Other more recent studies demonstrate the feasibility of using a LED lamp as an alternative to the laser source. The main characteristic is not the light coherence but achieving a certain concentration of light of the appropriate wavelength. Researchers have concluded that the efficacy was achieved satisfactorily by LEDs and had the added benefits of convenience, accessibility, and safety.
More Lasers Vs. LEDs Comparisson
Comparing the properties of Laser or at times commonly called LD for Laser Diodes, with, the more widely used LED that stand for Light Emitting Diode. Both of these light generating technologies have very distinct properties and characteristics on how they process to output their respective light beams.
Examining LD first, it produces or generates compacted or unified light coming from multiple diode sources which is called, known as or technically named as converged light output or LD sources grouped together to produce a light beam.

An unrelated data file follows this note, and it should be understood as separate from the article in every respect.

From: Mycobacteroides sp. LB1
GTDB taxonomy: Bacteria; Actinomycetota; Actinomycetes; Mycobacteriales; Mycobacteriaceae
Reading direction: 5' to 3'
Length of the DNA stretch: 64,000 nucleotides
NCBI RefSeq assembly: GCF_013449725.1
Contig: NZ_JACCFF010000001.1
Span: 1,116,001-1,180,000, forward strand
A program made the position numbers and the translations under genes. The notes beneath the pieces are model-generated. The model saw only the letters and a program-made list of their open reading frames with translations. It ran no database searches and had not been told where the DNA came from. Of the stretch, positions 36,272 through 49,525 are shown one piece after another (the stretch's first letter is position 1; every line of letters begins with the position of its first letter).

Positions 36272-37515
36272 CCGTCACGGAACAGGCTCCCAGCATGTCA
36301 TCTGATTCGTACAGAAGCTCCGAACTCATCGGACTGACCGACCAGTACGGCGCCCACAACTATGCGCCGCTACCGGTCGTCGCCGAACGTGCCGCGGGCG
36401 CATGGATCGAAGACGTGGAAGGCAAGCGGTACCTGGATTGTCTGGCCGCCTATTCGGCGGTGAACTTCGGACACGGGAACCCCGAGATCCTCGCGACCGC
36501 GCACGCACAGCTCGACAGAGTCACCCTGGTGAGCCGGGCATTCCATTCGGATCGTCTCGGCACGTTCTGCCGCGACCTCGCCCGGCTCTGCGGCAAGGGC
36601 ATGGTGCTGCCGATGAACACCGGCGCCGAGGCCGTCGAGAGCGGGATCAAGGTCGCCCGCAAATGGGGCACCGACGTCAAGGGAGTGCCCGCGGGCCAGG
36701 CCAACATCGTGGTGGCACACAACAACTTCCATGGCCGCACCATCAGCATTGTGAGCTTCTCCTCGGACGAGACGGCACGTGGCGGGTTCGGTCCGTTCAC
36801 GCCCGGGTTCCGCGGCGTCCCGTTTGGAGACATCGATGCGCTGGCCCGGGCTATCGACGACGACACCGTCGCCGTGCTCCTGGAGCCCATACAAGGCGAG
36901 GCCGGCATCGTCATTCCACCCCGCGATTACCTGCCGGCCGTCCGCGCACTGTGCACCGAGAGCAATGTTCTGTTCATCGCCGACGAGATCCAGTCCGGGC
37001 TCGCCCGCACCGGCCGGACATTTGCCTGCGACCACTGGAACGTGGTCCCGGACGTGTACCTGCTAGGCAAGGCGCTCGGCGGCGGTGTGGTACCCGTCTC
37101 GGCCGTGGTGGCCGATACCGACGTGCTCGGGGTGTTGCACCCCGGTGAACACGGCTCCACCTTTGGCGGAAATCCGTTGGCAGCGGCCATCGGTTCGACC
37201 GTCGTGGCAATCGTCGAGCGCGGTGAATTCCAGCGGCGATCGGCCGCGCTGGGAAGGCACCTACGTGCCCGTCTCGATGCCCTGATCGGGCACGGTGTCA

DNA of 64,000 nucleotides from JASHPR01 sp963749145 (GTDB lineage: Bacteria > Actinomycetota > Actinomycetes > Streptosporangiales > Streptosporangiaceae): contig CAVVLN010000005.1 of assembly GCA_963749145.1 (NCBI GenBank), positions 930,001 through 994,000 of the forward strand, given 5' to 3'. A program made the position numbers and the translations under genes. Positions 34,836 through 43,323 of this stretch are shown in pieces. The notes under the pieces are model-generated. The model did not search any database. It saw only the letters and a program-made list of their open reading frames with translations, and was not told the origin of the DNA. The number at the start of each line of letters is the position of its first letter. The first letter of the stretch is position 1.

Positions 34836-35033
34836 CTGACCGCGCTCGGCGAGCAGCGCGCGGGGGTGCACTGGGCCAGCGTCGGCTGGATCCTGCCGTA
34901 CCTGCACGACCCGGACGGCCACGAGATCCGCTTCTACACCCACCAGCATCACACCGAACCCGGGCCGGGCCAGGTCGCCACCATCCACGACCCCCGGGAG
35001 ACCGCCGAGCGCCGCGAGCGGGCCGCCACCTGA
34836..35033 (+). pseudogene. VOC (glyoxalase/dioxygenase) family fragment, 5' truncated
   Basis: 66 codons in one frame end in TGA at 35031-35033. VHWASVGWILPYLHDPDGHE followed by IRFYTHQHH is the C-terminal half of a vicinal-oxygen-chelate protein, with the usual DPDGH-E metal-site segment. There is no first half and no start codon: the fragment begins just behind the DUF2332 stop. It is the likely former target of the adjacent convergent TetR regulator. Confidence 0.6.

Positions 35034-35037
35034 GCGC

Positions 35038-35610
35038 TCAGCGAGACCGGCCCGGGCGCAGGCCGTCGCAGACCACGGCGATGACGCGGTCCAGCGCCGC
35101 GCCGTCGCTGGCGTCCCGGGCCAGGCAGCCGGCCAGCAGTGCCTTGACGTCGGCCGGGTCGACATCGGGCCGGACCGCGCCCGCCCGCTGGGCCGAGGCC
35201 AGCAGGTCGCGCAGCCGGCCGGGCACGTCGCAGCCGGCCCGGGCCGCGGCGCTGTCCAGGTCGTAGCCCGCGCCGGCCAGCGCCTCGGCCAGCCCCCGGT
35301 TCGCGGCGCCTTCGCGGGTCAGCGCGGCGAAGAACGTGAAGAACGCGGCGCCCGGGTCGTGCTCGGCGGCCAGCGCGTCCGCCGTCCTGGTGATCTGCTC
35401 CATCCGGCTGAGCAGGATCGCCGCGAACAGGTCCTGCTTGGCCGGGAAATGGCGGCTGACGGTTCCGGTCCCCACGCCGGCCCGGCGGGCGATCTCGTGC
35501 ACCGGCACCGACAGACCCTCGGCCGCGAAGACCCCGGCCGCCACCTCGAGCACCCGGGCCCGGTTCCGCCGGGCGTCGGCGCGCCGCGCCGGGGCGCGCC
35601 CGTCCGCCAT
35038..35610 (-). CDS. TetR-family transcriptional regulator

Focusing on LED now, it generates a high and diverged output or the output go different directed ways from a single source or a lone start point.
The greatest difference between the two is the method each uses to process or function in light generation.
While LED produces higher output due bigger bandwidths that are required, it produces very wide ranges of light that are less compact or concentrated.
The smaller output of LD fired light beam with minimal required bandwidth to produce, generates a very small beam or output that’s pinpoint small or tiny but in more concentrated and solid form.
Naturally, the LD devices which are more sophisticated have higher or expensive price tags but in the return of the investment they have higher level or just plain faster but with a higher degree of difficulty in its usage. The make of its device or technology is more complicated or it have a more complex structure and parts. With a more controlled lower output as it is designed for. Its state of the art output control can be switched to single or multi.